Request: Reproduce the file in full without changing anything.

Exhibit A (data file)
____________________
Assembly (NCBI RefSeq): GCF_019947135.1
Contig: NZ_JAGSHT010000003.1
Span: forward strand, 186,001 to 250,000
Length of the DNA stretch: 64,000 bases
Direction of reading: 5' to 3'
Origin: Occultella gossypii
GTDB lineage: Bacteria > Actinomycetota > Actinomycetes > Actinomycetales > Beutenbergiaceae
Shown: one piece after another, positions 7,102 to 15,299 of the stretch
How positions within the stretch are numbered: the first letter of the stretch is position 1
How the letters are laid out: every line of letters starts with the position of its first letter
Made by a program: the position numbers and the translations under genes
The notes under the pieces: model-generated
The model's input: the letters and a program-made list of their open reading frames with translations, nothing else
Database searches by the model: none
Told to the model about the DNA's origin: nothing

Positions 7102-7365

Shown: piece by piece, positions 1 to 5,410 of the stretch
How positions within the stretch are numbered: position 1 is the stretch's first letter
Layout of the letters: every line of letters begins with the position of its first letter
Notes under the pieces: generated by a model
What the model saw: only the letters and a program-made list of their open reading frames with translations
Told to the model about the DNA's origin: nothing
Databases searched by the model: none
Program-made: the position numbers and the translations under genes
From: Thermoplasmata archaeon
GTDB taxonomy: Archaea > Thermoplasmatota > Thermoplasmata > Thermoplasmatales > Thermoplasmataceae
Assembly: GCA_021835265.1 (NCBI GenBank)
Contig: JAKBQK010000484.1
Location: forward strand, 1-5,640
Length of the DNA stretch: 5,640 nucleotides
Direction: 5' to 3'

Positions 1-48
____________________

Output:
Assembly (NCBI RefSeq): GCF_019947135.1
Contig: NZ_JAGSHT010000003.1
Span: forward strand, 186,001 to 250,000
Length of the DNA stretch: 64,000 bases
Direction of reading: 5' to 3'
Origin: Occultella gossypii
GTDB lineage: Bacteria > Actinomycetota > Actinomycetes > Actinomycetales > Beutenbergiaceae
Shown: one piece after another, positions 7,102 to 15,299 of the stretch
How positions within the stretch are numbered: the first letter of the stretch is position 1
How the letters are laid out: every line of letters starts with the position of its first letter
Made by a program: the position numbers and the translations under genes
The notes under the pieces: model-generated
The model's input: the letters and a program-made list of their open reading frames with translations, nothing else
Database searches by the model: none
Told to the model about the DNA's origin: nothing

Positions 7102-7365

Shown: piece by piece, positions 1 to 5,410 of the stretch
How positions within the stretch are numbered: position 1 is the stretch's first letter
Layout of the letters: every line of letters begins with the position of its first letter
Notes under the pieces: generated by a model
What the model saw: only the letters and a program-made list of their open reading frames with translations
Told to the model about the DNA's origin: nothing
Databases searched by the model: none
Program-made: the position numbers and the translations under genes
From: Thermoplasmata archaeon
GTDB taxonomy: Archaea > Thermoplasmatota > Thermoplasmata > Thermoplasmatales > Thermoplasmataceae
Assembly: GCA_021835265.1 (NCBI GenBank)
Contig: JAKBQK010000484.1
Location: forward strand, 1-5,640
Length of the DNA stretch: 5,640 nucleotides
Direction: 5' to 3'

Positions 1-48